NPR held and broadcasted a debate on the resolution, "The cyber war threat has been grossly exaggerated," and invited a sophisticated panel to debate for and against it. The format of Intelligence2 debates is two panels of speakers competing to change the audience opinion. So even if the audience comes in with a massive majority opinion, the merit of the debaters is judged by the change in opinion after the debate concludes.
NPR's debate organizers do a good job of recruiting people with experience on the subject rather than experience with policy debate and the more estoeric philosophical techniques to "win". The team arguing cyberwar is a bogeyman consists of Bruce Schneier and Marc Rotenberg. The team arguing that cyberwar is real and dangerous is John M. "Mike" McConnell and Jon Zittrain. I've actually heard of two of these people, which makes me feel just a bit smarter. As I subscribe to Schneier's blog (squids or not), I was rooting for his side to win. Alas, rather than pursuading the undecided audience, his team lost a few supporters to the other side, and lost by the rules of the debate.
But having listened to it, it's pretty clear Schneier's team made several key mistakes. Firstly, they let the other team decide what statements were under scrutiny. If all your opponent has to do is not make exaggerated claims during the debate to win, you'll lose pretty easily. You can see this principle in action as Schneier tries to quote McConnell, only to have McConnell dismiss it as out of context and a misquotation. Instead, they should have gone after public figures and decision makers not present — McConnell isn't the only politician or bureaucrat talking up cyberwar. I'm not about to go through CSPAN transcripts, but surely Lieberman, who's introduced a bill I understand would authorize the president to use an internet kill switch (and effectively censor people) made an exaggerated claim to support that broad reaching power.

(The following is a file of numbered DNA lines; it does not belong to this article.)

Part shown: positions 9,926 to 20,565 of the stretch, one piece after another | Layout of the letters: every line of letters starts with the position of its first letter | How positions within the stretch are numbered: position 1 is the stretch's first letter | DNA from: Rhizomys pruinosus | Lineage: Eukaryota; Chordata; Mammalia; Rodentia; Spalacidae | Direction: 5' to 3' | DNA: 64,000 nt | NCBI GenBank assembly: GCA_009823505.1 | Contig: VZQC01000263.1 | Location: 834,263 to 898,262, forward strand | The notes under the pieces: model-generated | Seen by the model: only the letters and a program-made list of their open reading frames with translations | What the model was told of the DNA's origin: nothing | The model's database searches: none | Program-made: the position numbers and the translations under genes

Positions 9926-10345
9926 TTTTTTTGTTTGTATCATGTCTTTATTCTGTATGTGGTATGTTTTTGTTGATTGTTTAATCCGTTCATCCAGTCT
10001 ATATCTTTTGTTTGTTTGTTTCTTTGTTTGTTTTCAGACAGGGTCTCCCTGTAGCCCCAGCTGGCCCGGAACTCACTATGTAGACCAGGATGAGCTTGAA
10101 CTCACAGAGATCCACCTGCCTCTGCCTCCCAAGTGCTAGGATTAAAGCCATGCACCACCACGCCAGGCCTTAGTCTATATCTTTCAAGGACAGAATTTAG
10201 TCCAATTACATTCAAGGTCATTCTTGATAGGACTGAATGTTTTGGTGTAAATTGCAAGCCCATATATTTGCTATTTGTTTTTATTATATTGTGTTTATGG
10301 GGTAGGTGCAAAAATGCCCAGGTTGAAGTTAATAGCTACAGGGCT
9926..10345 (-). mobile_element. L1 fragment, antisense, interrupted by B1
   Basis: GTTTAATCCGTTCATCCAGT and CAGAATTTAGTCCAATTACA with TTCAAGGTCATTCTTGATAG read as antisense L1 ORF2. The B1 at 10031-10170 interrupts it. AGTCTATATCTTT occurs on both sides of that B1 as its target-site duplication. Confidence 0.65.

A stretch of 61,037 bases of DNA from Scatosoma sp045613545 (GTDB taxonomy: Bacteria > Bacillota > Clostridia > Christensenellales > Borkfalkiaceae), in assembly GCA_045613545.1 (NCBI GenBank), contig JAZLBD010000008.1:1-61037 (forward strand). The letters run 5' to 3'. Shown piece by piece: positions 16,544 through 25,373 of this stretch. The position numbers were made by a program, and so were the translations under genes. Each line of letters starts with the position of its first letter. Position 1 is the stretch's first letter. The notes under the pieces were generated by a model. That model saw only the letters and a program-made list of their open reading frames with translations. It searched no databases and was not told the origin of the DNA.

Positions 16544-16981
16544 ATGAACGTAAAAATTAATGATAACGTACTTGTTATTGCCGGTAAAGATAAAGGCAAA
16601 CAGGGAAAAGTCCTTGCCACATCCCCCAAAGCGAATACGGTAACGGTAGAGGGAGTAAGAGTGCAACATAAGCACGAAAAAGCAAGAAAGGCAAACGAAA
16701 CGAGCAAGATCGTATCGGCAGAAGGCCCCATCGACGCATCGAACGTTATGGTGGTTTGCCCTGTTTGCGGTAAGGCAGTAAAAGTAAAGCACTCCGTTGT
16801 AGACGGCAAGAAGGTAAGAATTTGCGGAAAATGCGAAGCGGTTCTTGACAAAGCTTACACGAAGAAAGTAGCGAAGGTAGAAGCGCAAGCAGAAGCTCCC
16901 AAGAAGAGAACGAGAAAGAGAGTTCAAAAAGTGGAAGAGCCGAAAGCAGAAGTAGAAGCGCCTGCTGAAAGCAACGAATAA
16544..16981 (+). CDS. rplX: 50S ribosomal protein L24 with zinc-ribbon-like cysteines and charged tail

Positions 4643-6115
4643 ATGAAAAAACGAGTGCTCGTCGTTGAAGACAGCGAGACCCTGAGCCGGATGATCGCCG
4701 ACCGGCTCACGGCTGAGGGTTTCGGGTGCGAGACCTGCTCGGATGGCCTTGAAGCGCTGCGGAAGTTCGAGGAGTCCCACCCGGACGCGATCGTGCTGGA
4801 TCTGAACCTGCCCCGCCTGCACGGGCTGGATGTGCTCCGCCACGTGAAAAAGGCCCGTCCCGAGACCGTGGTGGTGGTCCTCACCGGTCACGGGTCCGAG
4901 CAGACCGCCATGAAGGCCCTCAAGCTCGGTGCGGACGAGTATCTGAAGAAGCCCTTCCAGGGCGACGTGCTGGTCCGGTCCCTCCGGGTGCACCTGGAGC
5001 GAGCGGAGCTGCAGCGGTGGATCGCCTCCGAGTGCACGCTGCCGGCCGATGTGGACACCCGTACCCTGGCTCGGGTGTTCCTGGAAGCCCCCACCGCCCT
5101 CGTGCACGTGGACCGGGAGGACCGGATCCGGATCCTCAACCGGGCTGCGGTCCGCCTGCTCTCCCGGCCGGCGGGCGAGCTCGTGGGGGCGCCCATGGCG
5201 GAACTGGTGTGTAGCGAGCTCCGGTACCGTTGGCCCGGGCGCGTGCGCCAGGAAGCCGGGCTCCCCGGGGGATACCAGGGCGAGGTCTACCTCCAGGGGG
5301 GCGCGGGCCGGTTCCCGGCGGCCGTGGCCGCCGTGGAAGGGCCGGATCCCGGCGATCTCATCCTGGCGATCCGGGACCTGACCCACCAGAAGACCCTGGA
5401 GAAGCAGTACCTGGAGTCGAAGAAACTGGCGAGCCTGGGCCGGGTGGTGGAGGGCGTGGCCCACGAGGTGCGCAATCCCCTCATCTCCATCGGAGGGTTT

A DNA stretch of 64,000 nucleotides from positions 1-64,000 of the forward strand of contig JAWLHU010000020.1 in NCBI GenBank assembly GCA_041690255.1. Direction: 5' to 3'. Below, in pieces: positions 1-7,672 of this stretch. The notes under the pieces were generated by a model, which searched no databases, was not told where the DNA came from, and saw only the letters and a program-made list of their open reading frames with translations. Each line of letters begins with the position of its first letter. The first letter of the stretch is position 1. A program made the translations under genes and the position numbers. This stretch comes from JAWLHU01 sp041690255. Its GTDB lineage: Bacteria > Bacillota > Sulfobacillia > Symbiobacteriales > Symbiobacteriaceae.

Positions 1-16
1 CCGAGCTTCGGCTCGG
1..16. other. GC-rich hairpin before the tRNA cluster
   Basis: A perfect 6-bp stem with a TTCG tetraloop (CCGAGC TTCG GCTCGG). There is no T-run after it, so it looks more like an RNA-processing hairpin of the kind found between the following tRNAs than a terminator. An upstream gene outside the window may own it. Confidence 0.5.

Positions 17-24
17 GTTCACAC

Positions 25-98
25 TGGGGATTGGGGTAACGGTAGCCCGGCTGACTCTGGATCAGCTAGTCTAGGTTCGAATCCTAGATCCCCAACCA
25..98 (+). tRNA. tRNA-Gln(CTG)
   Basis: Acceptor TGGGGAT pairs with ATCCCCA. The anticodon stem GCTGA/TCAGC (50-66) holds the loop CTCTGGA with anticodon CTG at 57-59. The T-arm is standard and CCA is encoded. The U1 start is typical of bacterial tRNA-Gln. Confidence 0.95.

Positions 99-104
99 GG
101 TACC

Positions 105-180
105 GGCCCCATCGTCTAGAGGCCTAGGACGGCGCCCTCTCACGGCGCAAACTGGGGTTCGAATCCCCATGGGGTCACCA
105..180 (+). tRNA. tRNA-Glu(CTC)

Meanwhile, Zittrain and McConnell pretty much offered a no contest argument. They admitted that newspapers wrote exaggerated headlines, that the "cyberwar" attacks against Georgia may have been self inflicted, and that the main risk was not to our military but to high profile financial targets. By carefully avoiding any sensational or exaggerated claims they gave the other team nothing credible to point at as evidence. McConnell's main cyberwar threat example was catastrophic data loss at US moneycenter banks who handle trillions of dollars daily, and Zittrain's was the Youtube-BGP screwup.
In closing statements, Schneier and Rotenburg attempted to argue against the policy that would emerge from a loss, effectively an appeal to heads in sand. Instead of focusing on the negative policy outcomes, they should have addressed the likelihood of the oppositions's two threats in closing statements. I was never on a debate team but that seems like an obvious thing to do! The banking argument is a classic confusion of consequences for risk that Schneier is renowned for pointing out. The Lieberman bill even makes the distinction: